By Jim Moyes
Local Sports Journal

Perhaps I am a little old fashioned in my ways, now that I have reached those so-called ‘Golden Years’ of one’s lifespan, but I continue to marvel at what our area has contributed to this wonderful world of sports.

However, I think many of us really don’t fully appreciate, or even recognize, the amazing impact our area has contributed to this year’s edition of the Winter Olympics in Sochi.

It’s not like Muskegon is conveniently geographically located in the middle of a winter sports wonderland. Muskegon is not Lake Placid, Squaw Valley or a majestic winter sports complex nestled in the Rocky Mountains.

But what area can boast of contributing more to this year’s Olympics than Muskegon?

Let’s first begin with a sport that has taken these Olympics by storm – snowboarding.  And to think it all began right here in Muskegon.

This wonderful sport’s origin goes back to Christmas Day in 1965.

Nearly a foot of snow had fallen on Christmas Eve in the Port City and the nearby dunes were perfect for the traditional recreational sport of sledding or tobogganing.

However, the father of two exuberant daughters, with an expectant third on the way, couldn’t find a sled or even a popular flying saucer dish.

Muskegon’s answer to Thomas Edison just had to come up with something. What in the world could the girls, Wendy and Laurie, use to slide down the inviting snow covered dunes?  Their father grabbed an old ski outside for the youngsters to slide on, but that just wouldn’t do.  He took another ski and lashed a pair together, but still, no dice. They were too narrow to sit on and too long to control while standing up.

Sherman Poppen

Sherman Poppen

It was a moment later when Muskegon High graduate Sherm Poppen’s decision to grab a water ski, coupled with a few refinements, would change the winter sports world forever. 

Although originally given the name ‘Snurfer,’ this former ‘scrub’ on those Big Red football teams in the late 1940s had invented the snowboard.

How proud Sherm Poppen must be to be recognized in 1995 as the first person inducted in the Snowboarding Hall of Fame in Baniff, Alberta, Canada. 

My, how far this sport has come since the first so-called ‘snowboarding world championship’ held years ago that took place not on the Olympic Slopes of Lake Placid, Nagano Japan, Salt Lake City, Vancouver or Soch, but on Blockhouse Hill in North Muskegon.

Let history books show that only a dozen or so contestants were on hand and the first World Champion was crowned. He was a bartender at the world famous Bear Lake Tavern and his name was Ted Slater.  Maybe the very likeable Slater should also join Poppen in the snowboarding Hall of Fame.

Never in my wildest imagination did I ever envision when they were erecting that wooden luge run at this same Blockhouse Hill complex some 30 years ago, the impact a young Muskegon lad who grew up adjacent to this complex would contribute to the sport of luge.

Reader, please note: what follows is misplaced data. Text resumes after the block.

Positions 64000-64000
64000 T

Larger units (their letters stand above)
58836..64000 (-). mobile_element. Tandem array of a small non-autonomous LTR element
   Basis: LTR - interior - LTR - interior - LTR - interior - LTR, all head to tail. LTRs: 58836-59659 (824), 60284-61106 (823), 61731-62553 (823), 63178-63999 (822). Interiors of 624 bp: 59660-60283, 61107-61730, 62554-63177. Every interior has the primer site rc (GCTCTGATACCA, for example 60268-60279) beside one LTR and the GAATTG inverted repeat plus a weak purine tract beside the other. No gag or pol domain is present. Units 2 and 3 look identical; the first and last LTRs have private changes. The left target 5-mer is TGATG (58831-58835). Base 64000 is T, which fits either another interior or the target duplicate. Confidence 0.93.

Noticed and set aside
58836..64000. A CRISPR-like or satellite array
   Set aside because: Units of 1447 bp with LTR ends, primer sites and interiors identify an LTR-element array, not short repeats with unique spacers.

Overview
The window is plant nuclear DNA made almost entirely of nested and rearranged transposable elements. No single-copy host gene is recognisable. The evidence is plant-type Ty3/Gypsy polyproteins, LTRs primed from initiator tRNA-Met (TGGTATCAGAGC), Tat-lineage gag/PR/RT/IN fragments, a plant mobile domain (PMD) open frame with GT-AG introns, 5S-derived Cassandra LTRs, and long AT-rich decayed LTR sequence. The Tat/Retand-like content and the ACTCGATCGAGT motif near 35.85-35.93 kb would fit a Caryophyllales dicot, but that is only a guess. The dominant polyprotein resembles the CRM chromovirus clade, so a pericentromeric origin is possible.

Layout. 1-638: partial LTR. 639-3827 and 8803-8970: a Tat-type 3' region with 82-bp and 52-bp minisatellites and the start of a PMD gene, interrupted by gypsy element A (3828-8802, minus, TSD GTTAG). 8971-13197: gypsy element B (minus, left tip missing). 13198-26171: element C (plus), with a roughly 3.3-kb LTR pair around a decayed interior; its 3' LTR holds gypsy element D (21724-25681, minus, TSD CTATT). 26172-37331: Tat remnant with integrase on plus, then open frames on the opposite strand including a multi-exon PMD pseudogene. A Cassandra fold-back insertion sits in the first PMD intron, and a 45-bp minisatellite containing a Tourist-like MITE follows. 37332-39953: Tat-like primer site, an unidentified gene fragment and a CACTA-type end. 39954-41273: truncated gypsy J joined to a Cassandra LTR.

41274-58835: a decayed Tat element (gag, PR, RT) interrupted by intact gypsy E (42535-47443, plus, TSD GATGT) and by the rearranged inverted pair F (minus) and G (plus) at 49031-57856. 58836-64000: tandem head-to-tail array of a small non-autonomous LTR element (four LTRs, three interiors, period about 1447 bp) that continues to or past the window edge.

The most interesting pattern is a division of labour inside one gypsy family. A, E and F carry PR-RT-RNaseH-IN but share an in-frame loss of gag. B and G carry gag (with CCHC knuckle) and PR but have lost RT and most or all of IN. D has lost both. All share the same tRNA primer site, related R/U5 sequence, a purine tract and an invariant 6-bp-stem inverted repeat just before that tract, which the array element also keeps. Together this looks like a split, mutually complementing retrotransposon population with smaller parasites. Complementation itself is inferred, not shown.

Mark Grimmette

Mark Grimmette

Mark Grimmette has come a long way from his high school days when I first recall him as an end on those Reeths-Puffer football teams back in the late 1980s.

A five-time Olympian and winner of a silver, as well as a bronze medalist in his sport, Grimmette is now the face of this wonderful winter sport.

It still brings chills down this now aging body that Mark was picked by his USA teammates to be the flag bearer at the 2010 Winter Olympics in Vancouver.

So respected by his fellow lugers, Grimmette is now the director for this country’s luge operations as well as the head mentor for this sport in Sochi. 

How proud I was the other night when shortly before I called it a night, there was Lewis Johnson interviewing Mark Grimmette on NBC.

As improbable as this scenario would eventually play out, I likewise never would have envisioned this area producing a head coach for our USA Olympic Hockey team.

When L.C. Walker generously donated the money to build our majestic hockey arena back in 1960, hockey in this area was only played on outdoor ponds, as the Old Mart Dock Arena had been closed to hockey for years.

And now the head coach, following in the footsteps of 1960 Coach John Riley and hockey coaching icon Herb Brooks, is our own Dan Bylsma.

Dan Bylsma

Dan Bylsma

My first recollection of Bylsma was not as a hockey player, but as a slugging performer on those Western Michigan Christian baseball teams from the middle 1980s.

To this day, Bylsma is the only player ever to hit three home runs over the fence at historic Marsh Field as a high school player.

Now he is in the spotlight in Sochi as the head coach of our promising 2014 Olympic Hockey team.

All three of these Muskegon headliners are now entrenched in the Muskegon Area Hall of Fame.  And their legacy just continues to grow!

Thanks guys for making us proud and making us feel warm during this bone chilling winter.

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